$\begin{array}{r}\psi \left({s}^{2}{p}_{b}\left(u,gu\right)\right)=\psi \left({s}^{2}{p}_{b}\left(fu,gu\right)\right)\\ \phantom{\rule{1em}{0ex}}\le \psi \left(max\left\{{p}_{b}\left(u,u\right),{p}_{b}\left(u,fu\right),{p}_{b}\left(u,gu\right),\frac{1}{2s}\left({p}_{b}\left(u,gu\right)+{p}_{b}\left(u,fu\right)\right)\right\}\right)\\ \phantom{\rule{2em}{0ex}}-\phi \left(max\left\{{p}_{b}\left(u,u\right),{p}_{b}\left(u,fu\right),{p}_{b}\left(u,gu\right),\frac{1}{2s}\left({p}_{b}\left(u,gu\right)+{p}_{b}\left(u,fu\right)\right)\right\}\right)\\ \phantom{\rule{1em}{0ex}}\le \psi \left({p}_{b}\left(u,gu\right)\right)-\phi \left(max\left\{{p}_{b}\left(u,u\right),{p}_{b}\left(u,fu\right),{p}_{b}\left(u,gu\right),\frac{1}{2s}\left({p}_{b}\left(u,gu\right)+{p}_{b}\left(u,fu\right)\right)\right\}\right)\\ \phantom{\rule{1em}{0ex}}\le \psi \left({s}^{2}{p}_{b}\left(u,gu\right)\right)\\ \phantom{\rule{2em}{0ex}}-\phi \left(max\left\{{p}_{b}\left(u,u\right),{p}_{b}\left(u,fu\right),{p}_{b}\left(u,gu\right),\frac{1}{2s}\left({p}_{b}\left(u,gu\right)+{p}_{b}\left(u,fu\right)\right)\right\}\right).\end{array}$

Therefore, ${p}_{b}\left(u,gu\right)=0$ and hence $gu=u$. Similarly, we can show that if u is a fixed point of g, then u is a fixed point of f.

Second part (construction of a sequence by iterative technique).

Let ${x}_{0}\in X$. We construct a sequence $\left\{{x}_{n}\right\}$ in X such that ${x}_{2n+1}=f{x}_{2n}$ and ${x}_{2n+2}=g{x}_{2n+1}$ for all nonnegative integers n. As f and g are weakly increasing with respect to ⪯, we have

$\begin{array}{rl}{x}_{1}& =f{x}_{0}⪯gf{x}_{0}={x}_{2}=g{x}_{1}⪯fg{x}_{1}={x}_{3}⪯\cdots \\ ⪯{x}_{2n+1}=f{x}_{2n}⪯gf{x}_{2n}={x}_{2n+2}⪯\cdots .\end{array}$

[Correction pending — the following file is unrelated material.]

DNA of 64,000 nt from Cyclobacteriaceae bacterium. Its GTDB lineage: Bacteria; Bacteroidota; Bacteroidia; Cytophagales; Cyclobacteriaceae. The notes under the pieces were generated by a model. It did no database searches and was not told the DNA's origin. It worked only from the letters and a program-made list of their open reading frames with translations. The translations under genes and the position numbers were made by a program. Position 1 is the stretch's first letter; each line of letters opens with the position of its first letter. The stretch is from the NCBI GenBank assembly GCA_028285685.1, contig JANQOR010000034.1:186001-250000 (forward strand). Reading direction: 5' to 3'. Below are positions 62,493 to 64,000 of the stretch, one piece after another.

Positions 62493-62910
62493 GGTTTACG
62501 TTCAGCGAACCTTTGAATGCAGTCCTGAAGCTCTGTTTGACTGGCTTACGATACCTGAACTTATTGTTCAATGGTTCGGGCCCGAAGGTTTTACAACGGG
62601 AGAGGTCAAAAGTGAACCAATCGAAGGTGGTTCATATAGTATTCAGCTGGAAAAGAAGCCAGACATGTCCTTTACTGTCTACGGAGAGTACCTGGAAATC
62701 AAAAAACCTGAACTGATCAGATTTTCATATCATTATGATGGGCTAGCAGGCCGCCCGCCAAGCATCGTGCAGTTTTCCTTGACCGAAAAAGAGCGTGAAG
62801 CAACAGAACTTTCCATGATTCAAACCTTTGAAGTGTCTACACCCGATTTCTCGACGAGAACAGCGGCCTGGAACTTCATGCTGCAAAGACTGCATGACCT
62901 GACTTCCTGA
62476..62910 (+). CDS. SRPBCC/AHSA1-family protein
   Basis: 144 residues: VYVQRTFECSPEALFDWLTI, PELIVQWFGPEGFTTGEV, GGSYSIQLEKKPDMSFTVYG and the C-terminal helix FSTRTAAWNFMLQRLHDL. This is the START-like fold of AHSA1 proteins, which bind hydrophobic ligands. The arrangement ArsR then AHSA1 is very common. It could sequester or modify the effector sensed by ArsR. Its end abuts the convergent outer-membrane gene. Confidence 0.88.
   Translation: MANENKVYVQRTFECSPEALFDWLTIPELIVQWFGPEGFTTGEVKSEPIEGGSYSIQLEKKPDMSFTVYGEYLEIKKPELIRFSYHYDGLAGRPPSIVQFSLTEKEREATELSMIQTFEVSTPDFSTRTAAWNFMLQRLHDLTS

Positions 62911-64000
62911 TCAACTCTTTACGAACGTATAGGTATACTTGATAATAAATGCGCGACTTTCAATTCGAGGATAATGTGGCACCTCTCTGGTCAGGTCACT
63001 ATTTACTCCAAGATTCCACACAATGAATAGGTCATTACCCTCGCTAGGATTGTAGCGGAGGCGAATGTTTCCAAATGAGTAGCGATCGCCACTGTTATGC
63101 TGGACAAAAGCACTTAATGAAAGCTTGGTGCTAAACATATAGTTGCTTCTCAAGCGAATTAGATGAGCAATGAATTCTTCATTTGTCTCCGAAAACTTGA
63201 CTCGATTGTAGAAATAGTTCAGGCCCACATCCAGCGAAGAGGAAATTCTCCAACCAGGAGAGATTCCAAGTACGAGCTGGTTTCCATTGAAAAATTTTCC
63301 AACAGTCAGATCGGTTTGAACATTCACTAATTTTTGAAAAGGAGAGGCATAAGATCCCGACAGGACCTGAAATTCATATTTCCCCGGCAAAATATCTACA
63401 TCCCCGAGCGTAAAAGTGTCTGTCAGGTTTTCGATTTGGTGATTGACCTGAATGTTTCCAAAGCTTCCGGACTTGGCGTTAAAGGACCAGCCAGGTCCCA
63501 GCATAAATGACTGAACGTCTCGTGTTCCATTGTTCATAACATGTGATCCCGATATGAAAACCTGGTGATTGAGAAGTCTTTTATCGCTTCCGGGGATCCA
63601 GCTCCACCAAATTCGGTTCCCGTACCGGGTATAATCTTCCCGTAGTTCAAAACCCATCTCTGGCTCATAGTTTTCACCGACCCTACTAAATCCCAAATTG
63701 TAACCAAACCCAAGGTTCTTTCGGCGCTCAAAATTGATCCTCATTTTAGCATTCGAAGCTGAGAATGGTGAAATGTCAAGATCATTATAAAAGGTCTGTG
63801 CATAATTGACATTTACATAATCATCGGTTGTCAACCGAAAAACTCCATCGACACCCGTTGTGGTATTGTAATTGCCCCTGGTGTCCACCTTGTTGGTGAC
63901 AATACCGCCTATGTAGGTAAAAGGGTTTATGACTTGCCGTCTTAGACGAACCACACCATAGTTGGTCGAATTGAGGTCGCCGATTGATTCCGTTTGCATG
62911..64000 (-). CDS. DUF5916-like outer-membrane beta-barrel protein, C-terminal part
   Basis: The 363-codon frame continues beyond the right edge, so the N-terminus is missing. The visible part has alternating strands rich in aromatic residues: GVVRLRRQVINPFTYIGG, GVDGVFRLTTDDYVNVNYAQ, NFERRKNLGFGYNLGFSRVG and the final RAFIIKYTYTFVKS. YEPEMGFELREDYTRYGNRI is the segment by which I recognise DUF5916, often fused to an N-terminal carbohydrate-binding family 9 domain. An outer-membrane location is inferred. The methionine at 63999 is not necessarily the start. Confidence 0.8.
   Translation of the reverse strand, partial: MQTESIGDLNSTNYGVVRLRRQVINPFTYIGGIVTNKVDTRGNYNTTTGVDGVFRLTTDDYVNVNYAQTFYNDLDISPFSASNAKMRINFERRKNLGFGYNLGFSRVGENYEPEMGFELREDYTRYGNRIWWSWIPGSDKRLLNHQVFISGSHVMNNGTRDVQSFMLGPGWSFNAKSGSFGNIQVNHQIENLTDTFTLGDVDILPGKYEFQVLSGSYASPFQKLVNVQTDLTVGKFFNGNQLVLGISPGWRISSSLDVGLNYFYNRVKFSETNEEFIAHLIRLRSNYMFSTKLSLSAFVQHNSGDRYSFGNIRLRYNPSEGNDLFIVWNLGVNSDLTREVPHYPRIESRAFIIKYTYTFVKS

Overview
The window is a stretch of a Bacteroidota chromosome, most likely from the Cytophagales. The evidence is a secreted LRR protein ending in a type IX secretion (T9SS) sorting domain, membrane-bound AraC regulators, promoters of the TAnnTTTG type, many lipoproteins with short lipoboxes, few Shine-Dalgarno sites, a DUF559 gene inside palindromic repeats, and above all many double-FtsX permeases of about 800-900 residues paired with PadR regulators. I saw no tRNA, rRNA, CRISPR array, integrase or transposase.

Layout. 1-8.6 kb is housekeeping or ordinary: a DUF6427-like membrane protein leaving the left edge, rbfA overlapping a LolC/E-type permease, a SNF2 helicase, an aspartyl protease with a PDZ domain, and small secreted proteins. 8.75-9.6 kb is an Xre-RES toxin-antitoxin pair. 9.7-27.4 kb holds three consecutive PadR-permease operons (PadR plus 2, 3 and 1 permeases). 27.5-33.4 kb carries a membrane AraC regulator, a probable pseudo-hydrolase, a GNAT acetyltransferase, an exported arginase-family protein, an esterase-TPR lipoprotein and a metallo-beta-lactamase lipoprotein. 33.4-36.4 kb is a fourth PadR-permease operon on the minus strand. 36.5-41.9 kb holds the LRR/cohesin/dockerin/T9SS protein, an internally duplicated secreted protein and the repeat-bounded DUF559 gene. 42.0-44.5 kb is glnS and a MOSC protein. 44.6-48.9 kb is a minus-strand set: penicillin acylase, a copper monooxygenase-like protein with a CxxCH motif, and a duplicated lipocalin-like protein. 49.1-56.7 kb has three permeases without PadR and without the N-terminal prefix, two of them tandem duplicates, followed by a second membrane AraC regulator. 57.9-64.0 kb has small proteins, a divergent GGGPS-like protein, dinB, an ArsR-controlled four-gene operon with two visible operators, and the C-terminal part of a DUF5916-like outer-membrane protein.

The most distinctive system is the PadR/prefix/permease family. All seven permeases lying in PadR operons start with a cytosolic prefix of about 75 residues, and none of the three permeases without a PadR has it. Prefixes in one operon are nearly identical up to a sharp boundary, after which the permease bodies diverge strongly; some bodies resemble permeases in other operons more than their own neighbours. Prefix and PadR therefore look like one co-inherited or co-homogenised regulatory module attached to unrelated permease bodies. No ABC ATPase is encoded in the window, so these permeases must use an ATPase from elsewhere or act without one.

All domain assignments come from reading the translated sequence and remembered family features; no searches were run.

If ${x}_{2n}={x}_{2n+1}$ for some $n\in \mathbb{N}$, then ${x}_{2n}=f{x}_{2n}$. Thus ${x}_{2n}$ is a fixed point of f. By the first part, we conclude that ${x}_{2n}$ is also a fixed point of g.

If ${x}_{2n+1}={x}_{2n+2}$ for some $n\in \mathbb{N}$, then ${x}_{2n+1}=g{x}_{2n+1}$. Thus, ${x}_{2n+1}$ is a fixed point of g. By the first part, we conclude that ${x}_{2n+1}$ is also a fixed point of f. Therefore, we assume that ${x}_{n}\ne {x}_{n+1}$ for all $n\in \mathbb{N}$. Now, we complete the proof in the following steps.

Step 1: We will prove that

$\underset{n\to \mathrm{\infty }}{lim}{p}_{b}\left({x}_{n},{x}_{n+1}\right)=0.$

As ${x}_{2n+1}$ and ${x}_{2n+2}$ are comparable, by (4.1), we have

$\begin{array}{rl}\psi \left({p}_{b}\left({x}_{2n+1},{x}_{2n+2}\right)\right)& \le \psi \left({s}^{2}{p}_{b}\left({x}_{2n+1},{x}_{2n+2}\right)\right)\\ =\psi \left({s}^{2}{p}_{b}\left(f{x}_{2n},g{x}_{2n+1}\right)\right)\\ \le \psi \left({M}_{s}^{f,g}\left({x}_{2n},{x}_{2n+1}\right)\right)-\phi \left({M}_{s}^{f,g}\left({x}_{2n},{x}_{2n+1}\right)\right),\end{array}$

where

$\begin{array}{rl}{M}_{s}^{f,g}\left({x}_{2n},{x}_{2n+1}\right)=& max\left\{{p}_{b}\left({x}_{2n},{x}_{2n+1}\right),{p}_{b}\left({x}_{2n},f{x}_{2n}\right),{p}_{b}\left({x}_{2n+1},g{x}_{2n+1}\right),\\ \frac{{p}_{b}\left(f{x}_{2n},{x}_{2n+1}\right)+{p}_{b}\left({x}_{2n},g{x}_{2n+1}\right)}{2s}\right\}\\ =& max\left\{{p}_{b}\left({x}_{2n},{x}_{2n+1}\right),{p}_{b}\left({x}_{2n+1},{x}_{2n+2}\right),\\ \frac{{p}_{b}\left({x}_{2n+1},{x}_{2n+1}\right)+{p}_{b}\left({x}_{2n},{x}_{2n+2}\right)}{2s}\right\}\\ \le & max\left\{{p}_{b}\left({x}_{2n},{x}_{2n+1}\right),{p}_{b}\left({x}_{2n+1},{x}_{2n+2}\right),\\ \frac{s{p}_{b}\left({x}_{2n},{x}_{2n+1}\right)+s{p}_{b}\left({x}_{2n+1},{x}_{2n+2}\right)}{2s}\right\}\\ =& max\left\{{p}_{b}\left({x}_{2n},{x}_{2n+1}\right),{p}_{b}\left({x}_{2n+1},{x}_{2n+2}\right)\right\}.\end{array}$

Hence, we have

$\begin{array}{rl}\psi \left({p}_{b}\left({x}_{2n+1},{x}_{2n+2}\right)\right)\le & \psi \left(max\left\{{p}_{b}\left({x}_{2n},{x}_{2n+1}\right),{p}_{b}\left({x}_{2n+1},{x}_{2n+2}\right)\right\}\right)\\ -\phi \left(max\left\{{p}_{b}\left({x}_{2n},{x}_{2n+1}\right),{p}_{b}\left({x}_{2n+1},{x}_{2n+2}\right)\right\}\right).\end{array}$
(4.2)

If

$max\left\{{p}_{b}\left({x}_{2n},{x}_{2n+1}\right),{p}_{b}\left({x}_{2n+1},{x}_{2n+2}\right)\right\}={p}_{b}\left({x}_{2n+1},{x}_{2n+2}\right),$

then (4.2) becomes